What’s the issue?

Antibiotics are key to modern medicine and treatment. However, an increasing number of common infections are becoming resistant to the drugs designed to treat them. This is called antimicrobial resistance (AMR).

Antimicrobial stewardship (AMS) is part of the fight against AMR. The purpose of AMS is to ensure ‘the right antibiotic for the right patient, at the right time, with the right dose, and the right route, causing the least harm to the patient and future patients’.(1) AMS programmes might include improving prescribing of antibiotics, promoting data collection and raising public awareness of AMR.


Why is it important?

AMR is a significant, and growing, threat to public health in the UK and around the world. Antimicrobial-resistant infections are estimated to cause 700,000 deaths each year globally. That figure is predicted to rise to 10 million, with a cumulative cost of $100 trillion, by 2050 if no action is taken. Estimates predict a three-fold rise in global antibiotic consumption by 2030, but no new class of antibiotics has been discovered and made available since the 1980s.(2) The COVID-19 global pandemic also brings AMR into sharper focus. While COVID-19 is a virus, and so antibiotics are not effective against it, people may develop secondary bacterial infections, or may find it harder to get drugs as global supplies are disrupted.


What were we trying to find out?

The Patients Association wanted to find out how well local clinical commissioning groups (CCGs) were implementing government policy and guidance on AMS, and how much progress they had made in recent years.


How did we do it?

We sent freedom of information requests to all CCGs in England with a range of questions on AMS programmes. We had done this previously in 2016, so we had some information with which we could judge progress. We also reviewed current UK policy and research to understand the context for AMS and current thinking on AMR.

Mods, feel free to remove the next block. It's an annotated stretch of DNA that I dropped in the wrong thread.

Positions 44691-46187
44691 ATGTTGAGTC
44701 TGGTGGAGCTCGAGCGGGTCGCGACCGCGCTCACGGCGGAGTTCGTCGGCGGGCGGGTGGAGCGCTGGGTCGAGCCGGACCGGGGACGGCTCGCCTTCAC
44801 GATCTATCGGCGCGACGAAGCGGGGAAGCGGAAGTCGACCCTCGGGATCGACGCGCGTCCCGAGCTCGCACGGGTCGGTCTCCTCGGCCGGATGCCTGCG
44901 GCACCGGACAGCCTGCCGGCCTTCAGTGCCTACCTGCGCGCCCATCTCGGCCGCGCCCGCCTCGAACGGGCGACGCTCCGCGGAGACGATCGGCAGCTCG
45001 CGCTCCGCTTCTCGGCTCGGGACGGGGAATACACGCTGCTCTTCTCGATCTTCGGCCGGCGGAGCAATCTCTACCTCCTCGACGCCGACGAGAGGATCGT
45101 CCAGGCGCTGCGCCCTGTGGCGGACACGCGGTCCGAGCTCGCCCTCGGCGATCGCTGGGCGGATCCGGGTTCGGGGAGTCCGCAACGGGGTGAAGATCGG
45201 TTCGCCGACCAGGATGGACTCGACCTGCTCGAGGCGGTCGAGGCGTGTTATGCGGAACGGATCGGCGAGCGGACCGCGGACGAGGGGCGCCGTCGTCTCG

What did we find?Graphs,statistics,diagram,chart,colorful - free image from needpix.com

We found some progress, and some areas for improvement. Key findings include:

  • More CCGs had had an AMS programme for longer in 2019 compared to 2016. However, around 10% reported having no AMS programme at all – about the same as in 2016
  • In 2016, one third of respondents reported having no named individual responsible for the implementation of their AMS programme. Results from 2019 show considerable improvement, with only 17% reporting the same
  • Only 5% of CCGs that responded (a total of 95) told us they had a ringfenced budget for AMS programmes
  • 64% of respondents said they were currently achieving their antibiotics reduction target. 9% said they did not have a target
  • Only 15% reported having a policy to promote the use of point of care tests to determine whether antibiotics were necessary for certain conditions.
  • More than double the respondents – just over half - reported implementing the full TARGET toolkit for AMS programmes in primary care in 2019 compared to 2016. 9% of respondents overall had not implemented any of the toolkit.
  • 73% of respondents to the question ‘do you believe that your CCG could practically do more to achieve the aims of its AMS programme?’ replied yes.


What’s next?

We think there are some steps different organisations can take to improve AMS even further, including:

  • Conducting further research with the 17 new CCGs created in 2020 to monitor and evaluate how they develop high quality integrated AMS programmes
  • Researching why some CCGs do not appear to have AMS programmes
  • Researching why some areas of England are better than others at reducing antibiotic prescribing, and if this relates to ethnicity, poverty or other factors
  • Encouraging CCGs and Health and Wellbeing Boards to include measures of AMR in their local Joint Strategic Needs Assessments
  • Establishing dedicated local funds to help GPs and others raise awareness of AMR and AMS among professionals and the general public
  • Establishing a local AMR innovation fund, to pilot and purchase new technology
  • Developing a better understanding of the barriers and solutions to introducing point of care testing for certain bacterial infections in primary care in England
  • Establishing evidence-based national guidance on use and monitoring of diagnostic tests to help prescribing.


You can find a full copy of the report here.


Where can I find out more?